• The narrative that big, useless players will protect kids is complete and utter bullshit. Gaudreau thrived all game, but broke out offensively when he was put with Granlund and Hudler, neither of who is particularly big or physical, but both of who are skilled. Also note that Lance Bouma took over Gaudreau's old spot with Byron and Devin Setoguchi, while Bollig and McGrattan were done for the night. Not because of injuries, but because they're bad at hockey and have nothing worthwhile to contribute. And then the Flames scored three goals.
  • The only reason the Flames aren't rolling four lines of skilled, potentially impactful players and prospects is because they're too stupid to because they keep buying into an easily disproven narrative.

Next game wishes

Unrealistic: Stop dressing goons. Stop dressing goons. Stop dressing goons. Oh wait, two of them inexplicably have three-year contracts. Nevermind.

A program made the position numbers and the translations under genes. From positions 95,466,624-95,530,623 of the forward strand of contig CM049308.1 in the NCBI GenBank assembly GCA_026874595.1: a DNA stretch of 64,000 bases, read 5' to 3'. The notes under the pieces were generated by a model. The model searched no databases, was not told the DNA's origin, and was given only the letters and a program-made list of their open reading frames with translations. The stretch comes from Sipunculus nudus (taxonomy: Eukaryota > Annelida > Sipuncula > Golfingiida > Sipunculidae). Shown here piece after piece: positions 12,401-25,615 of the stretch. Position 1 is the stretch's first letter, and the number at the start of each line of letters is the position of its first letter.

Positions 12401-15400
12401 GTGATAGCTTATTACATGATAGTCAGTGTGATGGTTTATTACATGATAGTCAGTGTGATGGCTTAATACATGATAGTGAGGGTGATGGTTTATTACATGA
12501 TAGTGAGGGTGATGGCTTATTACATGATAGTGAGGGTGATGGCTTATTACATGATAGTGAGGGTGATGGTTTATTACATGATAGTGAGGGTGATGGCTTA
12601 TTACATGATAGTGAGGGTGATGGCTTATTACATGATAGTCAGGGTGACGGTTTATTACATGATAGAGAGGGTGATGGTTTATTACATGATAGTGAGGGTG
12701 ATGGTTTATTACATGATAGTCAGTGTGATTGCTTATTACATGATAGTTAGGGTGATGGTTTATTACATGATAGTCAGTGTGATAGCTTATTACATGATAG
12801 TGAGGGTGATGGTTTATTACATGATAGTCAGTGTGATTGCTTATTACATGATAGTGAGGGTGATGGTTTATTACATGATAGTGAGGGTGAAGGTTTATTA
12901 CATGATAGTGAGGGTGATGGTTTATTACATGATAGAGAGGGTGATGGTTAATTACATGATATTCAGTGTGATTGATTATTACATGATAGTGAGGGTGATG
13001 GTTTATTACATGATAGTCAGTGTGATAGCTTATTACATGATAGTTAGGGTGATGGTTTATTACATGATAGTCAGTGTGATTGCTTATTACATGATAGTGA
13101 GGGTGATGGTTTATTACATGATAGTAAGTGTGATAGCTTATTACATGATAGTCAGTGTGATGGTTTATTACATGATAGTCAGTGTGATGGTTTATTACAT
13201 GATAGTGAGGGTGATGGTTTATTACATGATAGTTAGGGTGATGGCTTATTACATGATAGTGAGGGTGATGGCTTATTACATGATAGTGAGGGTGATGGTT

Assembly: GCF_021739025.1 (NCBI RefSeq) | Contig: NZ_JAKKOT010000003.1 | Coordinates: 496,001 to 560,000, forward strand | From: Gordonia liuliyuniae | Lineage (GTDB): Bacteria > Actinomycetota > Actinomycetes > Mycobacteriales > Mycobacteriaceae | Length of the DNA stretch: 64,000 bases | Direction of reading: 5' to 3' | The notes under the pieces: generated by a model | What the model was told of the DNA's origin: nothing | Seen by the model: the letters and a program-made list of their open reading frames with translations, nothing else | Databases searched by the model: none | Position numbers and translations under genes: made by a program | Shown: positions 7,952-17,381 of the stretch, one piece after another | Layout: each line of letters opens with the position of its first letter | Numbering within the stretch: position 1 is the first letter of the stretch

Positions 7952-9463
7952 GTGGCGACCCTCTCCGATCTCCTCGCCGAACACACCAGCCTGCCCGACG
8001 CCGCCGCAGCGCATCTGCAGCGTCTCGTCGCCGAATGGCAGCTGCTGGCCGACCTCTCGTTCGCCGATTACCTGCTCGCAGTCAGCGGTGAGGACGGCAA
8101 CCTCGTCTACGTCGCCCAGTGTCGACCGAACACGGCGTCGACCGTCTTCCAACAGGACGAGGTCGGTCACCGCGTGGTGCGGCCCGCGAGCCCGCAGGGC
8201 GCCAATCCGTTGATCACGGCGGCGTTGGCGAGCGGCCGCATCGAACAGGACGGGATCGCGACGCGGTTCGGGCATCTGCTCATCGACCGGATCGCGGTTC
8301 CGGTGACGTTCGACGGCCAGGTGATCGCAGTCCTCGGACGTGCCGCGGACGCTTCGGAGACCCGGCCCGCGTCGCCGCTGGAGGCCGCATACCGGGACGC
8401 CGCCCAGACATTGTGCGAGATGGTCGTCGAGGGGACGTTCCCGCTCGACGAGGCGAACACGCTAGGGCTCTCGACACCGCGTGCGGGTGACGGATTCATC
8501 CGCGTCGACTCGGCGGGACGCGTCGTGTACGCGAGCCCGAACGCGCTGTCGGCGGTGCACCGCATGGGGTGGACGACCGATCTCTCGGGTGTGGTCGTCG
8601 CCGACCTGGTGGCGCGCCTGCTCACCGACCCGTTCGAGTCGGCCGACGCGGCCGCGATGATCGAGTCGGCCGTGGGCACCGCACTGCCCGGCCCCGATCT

Realistic: Josh Jooris barely played against the Canadiens, only really getting into the game when Joe Colborne had an early exit. Maybe the level of play in the NHL was catching up to him, or Hartley simply saw something he didn't like. Whatever it was that kept him out, maybe he can come back now? He's better than certain fourth line options, and maybe sitting this game out will help him in a similar manner it helped Gaudreau.

While Rogers' next edition of Hometown Hockey is in Red Deer this Sunday, Nov. 2, the Flames will be in Montreal for a quick, avenging rematch against the Montreal Canadiens. Puck drop is 5 p.m. MT - see you then!